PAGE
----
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Acting out

Published:  18 January, 2007

Open letter to James Purnell, minister for broadcasting, tourism, licensing and the creative industries, at the Department for Culture, Media and Sport, about the Licensing Act 2003

Deep concerns exist among the community of small online wine retailers about the Licensing Act 2003 and the damaging way in which it is being interpreted and operated by many local licensing authorities. While supporting the primary objectives of the Act in regulating establishments serving alcohol to the public, we feel it fails to take into account the needs of our completely different type of business. This 'one size fits all' approach is flawed for numerous reasons.

The Act clearly targets issues arising from modern 'drinking culture' related to safety and public disorder fuelled by city-centre binge-drinking, and public nuisance caused by noise from entertainment, cooking smells, parking problems, etc. These issues have one thing in common the consumer visits the premises. Alcohol is consumed on those premises, or taken away in person by the consumer to be consumed elsewhere.

Online retailers are essentially mail-order-only businesses that do not strictly have 'premises'. Stock is kept in bonded warehouses, small storage facilities or retailers' homes, and the public is not invited into these places. Alcohol is delivered to the customer's home or place of business. Individual drinks are not sold, and tastings, if offered at all, are by invitation and limited in amount.

The premises licence application form contains a clear presumption of attendance by the public to 'premises', covering issues such as fire and health and safety, and requires the submission of detailed building plans. Yet no customer ever visits our online 'premises'. It is nonsensical to consider there are premises to be licensed. The issue of whether a merchant is a 'fit and proper person' to sell alcohol is dealt with by the mechanism of the Personal Licence, which we support. We are disadvantaged relative to overseas online merchants supplying UK customers: a Calais- or even Cape Town-based online merchant would not be covered by the Act. We urge that an exemption be granted from the need for a premises licence for mail-order companies.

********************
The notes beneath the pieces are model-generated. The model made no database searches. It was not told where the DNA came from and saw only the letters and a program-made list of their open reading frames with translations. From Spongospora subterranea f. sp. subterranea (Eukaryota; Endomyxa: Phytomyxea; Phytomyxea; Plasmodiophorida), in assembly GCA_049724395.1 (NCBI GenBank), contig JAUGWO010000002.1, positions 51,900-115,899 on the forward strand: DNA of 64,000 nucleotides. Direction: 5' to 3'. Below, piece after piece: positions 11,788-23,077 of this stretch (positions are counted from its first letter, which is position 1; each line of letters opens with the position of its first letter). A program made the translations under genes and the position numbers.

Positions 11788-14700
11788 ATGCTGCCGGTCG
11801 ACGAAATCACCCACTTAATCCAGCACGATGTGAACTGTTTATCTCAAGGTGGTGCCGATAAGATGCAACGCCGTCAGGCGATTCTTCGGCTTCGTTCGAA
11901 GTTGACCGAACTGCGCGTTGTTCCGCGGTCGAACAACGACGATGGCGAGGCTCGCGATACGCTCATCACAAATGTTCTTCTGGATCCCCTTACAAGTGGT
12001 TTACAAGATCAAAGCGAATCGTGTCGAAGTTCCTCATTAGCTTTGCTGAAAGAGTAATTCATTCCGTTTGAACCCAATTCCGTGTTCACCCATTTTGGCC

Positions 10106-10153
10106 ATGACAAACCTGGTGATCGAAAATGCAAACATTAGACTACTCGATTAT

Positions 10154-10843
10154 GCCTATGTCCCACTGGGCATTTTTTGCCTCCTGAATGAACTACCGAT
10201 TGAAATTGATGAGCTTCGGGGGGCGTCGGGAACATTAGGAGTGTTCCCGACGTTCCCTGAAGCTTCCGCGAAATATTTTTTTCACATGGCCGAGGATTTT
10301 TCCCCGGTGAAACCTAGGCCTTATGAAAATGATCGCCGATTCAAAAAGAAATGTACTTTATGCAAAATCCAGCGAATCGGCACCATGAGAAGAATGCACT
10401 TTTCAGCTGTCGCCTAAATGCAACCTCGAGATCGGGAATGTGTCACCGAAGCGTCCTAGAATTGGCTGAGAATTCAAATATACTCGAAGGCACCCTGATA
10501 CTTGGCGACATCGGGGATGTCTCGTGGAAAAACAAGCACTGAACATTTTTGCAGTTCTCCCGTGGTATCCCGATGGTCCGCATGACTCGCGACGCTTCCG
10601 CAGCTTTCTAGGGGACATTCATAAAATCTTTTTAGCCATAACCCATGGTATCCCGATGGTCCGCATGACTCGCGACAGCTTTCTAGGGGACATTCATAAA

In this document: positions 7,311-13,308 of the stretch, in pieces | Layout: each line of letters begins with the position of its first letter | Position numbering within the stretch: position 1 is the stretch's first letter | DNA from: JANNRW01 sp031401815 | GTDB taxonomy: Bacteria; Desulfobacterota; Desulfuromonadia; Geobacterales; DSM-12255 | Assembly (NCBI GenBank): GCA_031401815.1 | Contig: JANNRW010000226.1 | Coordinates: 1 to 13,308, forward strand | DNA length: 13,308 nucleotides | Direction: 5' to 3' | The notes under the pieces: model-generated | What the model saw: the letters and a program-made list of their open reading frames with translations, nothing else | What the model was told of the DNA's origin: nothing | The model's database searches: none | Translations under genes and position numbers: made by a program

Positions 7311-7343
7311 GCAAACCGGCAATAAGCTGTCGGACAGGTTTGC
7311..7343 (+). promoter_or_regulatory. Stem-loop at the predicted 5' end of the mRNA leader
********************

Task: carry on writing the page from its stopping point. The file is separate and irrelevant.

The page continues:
Moreover, distinct problems exist with the Act's implementation, which is inconsistent across the country. While some licensing authorities have taken the practical approach and agreed that no premises licence is required under some of the circumstances outlined above, many have not. Examples are emerging of authorities concluding that merchants storing alcohol in large communal warehouses, even if in a self-contained space occupying only a tiny fraction of the whole warehouse, must pay a licence fee based on the rateable value of the entire warehouse. Any commonsense approach would base the cost on a pro-rata surface area. But this interpretation obliges merchants to license up to 1,000 times their storage space. This is far from hypothetical in one particular case, a small online retailer with a storage unit of only 65 square feet has been told he will have to pay the same fee as a local hypermarket, and three times the fee for typical local pubs. This results in disproportionately high fees for small merchants, and in some cases the local authority obtaining multiple fees for the same premises (when more than one business stores alcohol in the warehouse). Again there are real-life examples of this situation. This is neither reasonable nor equitable.

Small mail-order wine merchants offer a real service to the public; we provide access to quality products from small innovative producers and less-well-known regions not serviced by mainstream high street suppliers and supermarkets. Many of us are micro-businesses, attempting to establish ourselves in an already difficult business environment. For us the proposed premises licence costs are crippling.

We do not believe that sufficient consideration has been given to us by this Act. If, as it states, the Government wants small businesses to thrive, such unforeseen inconsistencies must be addressed and resolved before the Act is fully implemented. If not, the addition of these substantial (and completely unnecessary) overheads would make it increasingly difficult for us to compete, and would threaten the very existence of small businesses such as ours. This would be to the advantage of nobody: neither the merchants themselves, nor a public seeking diversity nor, indeed, the image of a Government that has stated publicly its support for small businesses.

We therefore urge the Department for Culture, Media and Sport urgently to review the issues we have raised, and to take swift appropriate corrective action to eliminate these injustices.

Nick Dobson, Nick Dobson Wines,

Leon Stolarski, Leon Stolarski Fine Wines,

Paula Sindberg, The Ultimate Wine Company,

Peter Bamford, Modern French Wines,

Paul Havers, PMH Wines,

Warren Edwardes, Wine for Spice,

Krystyna and Jim Monks, Decanter Wines,

Bernard Caille, The Original Wine Company,

James Bercovici, The Big Red Wine Company,

Ben Henshaw, Indigo Wine,

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